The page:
We used the life-table method and dates of death according to the Registered Persons Database as of 31 December 2013 to estimate 5-year survival probabilities. Kaplan–Meier survival analyses were used to describe the survival probability for patients in various age groups, disease site groups, and diagnostic periods. Age at diagnosis was adjusted when computing the survival probability for various disease sites and diagnostic periods.

Cox regression was used to examine factors associated with survival. Variable selection was based on both clinical relevance and influence on risk estimates or statistical significance. The variables examined were sex, age, site of cancer, residence, income, year of diagnosis, and comorbidity. To determine whether the selected variables met the proportional hazards assumption, we generated time-dependent covariates by creating interactions of the predictors and a function of survival time, and included them in the model. If any of the time-dependent covariates were significant, then those predictors were considered not to be proportional 12.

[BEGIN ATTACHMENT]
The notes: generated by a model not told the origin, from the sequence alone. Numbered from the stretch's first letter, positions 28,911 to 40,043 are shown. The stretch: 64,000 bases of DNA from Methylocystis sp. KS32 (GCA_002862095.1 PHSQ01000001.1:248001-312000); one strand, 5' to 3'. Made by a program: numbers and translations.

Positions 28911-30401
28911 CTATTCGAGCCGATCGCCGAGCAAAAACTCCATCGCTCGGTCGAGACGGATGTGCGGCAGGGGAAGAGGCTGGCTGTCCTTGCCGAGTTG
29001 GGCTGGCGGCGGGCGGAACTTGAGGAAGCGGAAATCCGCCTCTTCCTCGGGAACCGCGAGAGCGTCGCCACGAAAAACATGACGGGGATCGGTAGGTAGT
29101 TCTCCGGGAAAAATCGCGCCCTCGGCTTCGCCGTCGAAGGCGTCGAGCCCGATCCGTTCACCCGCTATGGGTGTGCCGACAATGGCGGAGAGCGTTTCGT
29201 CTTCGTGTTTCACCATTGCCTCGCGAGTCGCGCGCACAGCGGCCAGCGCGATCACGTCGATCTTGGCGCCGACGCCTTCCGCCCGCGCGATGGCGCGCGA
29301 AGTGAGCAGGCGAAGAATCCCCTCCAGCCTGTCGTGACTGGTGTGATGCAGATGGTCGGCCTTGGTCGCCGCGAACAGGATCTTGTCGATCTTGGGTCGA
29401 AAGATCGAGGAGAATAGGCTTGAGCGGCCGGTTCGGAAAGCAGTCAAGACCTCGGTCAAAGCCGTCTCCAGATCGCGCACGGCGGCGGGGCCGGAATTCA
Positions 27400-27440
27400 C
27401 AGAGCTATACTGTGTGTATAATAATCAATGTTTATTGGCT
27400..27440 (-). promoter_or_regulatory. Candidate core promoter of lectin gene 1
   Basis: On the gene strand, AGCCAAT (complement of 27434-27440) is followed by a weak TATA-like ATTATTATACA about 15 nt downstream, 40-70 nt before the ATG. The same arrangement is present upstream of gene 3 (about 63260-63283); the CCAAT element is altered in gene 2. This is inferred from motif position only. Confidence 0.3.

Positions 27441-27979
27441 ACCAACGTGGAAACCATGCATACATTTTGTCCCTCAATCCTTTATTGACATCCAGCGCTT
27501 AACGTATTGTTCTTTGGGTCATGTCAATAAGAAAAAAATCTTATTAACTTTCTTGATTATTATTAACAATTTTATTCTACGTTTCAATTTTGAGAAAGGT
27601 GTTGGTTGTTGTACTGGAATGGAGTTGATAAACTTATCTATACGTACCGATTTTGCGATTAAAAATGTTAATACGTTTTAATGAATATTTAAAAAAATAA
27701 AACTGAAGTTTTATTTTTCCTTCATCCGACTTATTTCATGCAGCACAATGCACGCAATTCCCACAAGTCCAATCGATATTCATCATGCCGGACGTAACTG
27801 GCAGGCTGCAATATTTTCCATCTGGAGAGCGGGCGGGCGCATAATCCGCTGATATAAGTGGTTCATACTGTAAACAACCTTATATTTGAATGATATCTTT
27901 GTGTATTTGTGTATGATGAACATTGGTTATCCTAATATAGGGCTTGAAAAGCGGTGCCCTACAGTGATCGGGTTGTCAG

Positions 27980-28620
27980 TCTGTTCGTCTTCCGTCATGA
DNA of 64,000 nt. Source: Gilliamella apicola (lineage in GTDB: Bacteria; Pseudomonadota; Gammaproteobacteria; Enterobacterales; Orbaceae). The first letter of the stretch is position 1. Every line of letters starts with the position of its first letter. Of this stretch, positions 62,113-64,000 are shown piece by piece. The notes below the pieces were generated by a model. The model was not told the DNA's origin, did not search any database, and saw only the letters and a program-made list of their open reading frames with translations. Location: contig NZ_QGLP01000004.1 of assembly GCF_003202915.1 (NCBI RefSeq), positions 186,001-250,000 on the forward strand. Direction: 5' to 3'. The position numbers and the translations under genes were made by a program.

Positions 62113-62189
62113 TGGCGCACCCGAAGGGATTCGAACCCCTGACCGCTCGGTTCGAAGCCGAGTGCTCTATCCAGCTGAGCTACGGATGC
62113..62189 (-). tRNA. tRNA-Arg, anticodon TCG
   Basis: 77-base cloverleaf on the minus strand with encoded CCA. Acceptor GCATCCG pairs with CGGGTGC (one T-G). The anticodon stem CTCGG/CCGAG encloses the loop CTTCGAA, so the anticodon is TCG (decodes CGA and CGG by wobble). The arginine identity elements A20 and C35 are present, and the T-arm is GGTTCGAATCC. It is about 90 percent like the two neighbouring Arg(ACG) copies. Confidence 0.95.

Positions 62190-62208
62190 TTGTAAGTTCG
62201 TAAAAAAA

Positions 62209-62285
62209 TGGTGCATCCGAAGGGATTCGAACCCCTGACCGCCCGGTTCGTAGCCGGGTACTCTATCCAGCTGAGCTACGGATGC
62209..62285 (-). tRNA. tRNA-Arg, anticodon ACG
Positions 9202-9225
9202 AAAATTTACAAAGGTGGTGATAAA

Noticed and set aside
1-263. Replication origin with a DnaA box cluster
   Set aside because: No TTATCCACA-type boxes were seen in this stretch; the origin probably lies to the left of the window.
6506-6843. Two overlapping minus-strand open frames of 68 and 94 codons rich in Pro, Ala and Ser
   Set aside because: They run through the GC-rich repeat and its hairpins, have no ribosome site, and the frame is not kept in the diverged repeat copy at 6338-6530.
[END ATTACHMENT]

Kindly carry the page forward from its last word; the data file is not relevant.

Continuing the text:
All analyses were performed using the SAS 9.2 software application (SAS Institute, Cary, NC, U.S.A.). Statistical significance was set at p < 0.05.

RESULTS

New cases of pcc diagnosed between 2004 and 2011 numbered 9221 (4548 cases in men, 4673 cases in women). During that 8-year period, the age-adjusted standardized annual incidence rate fluctuated in the range 8.57–9.47 per 100,000 population. The most frequent site of pcc was the head of the pancreas (42%); 9.1% of pccs were reported to have occurred in the tail. The remaining cases (48.9%) were in other locations (including multiple sites) or were not specified in the ocr.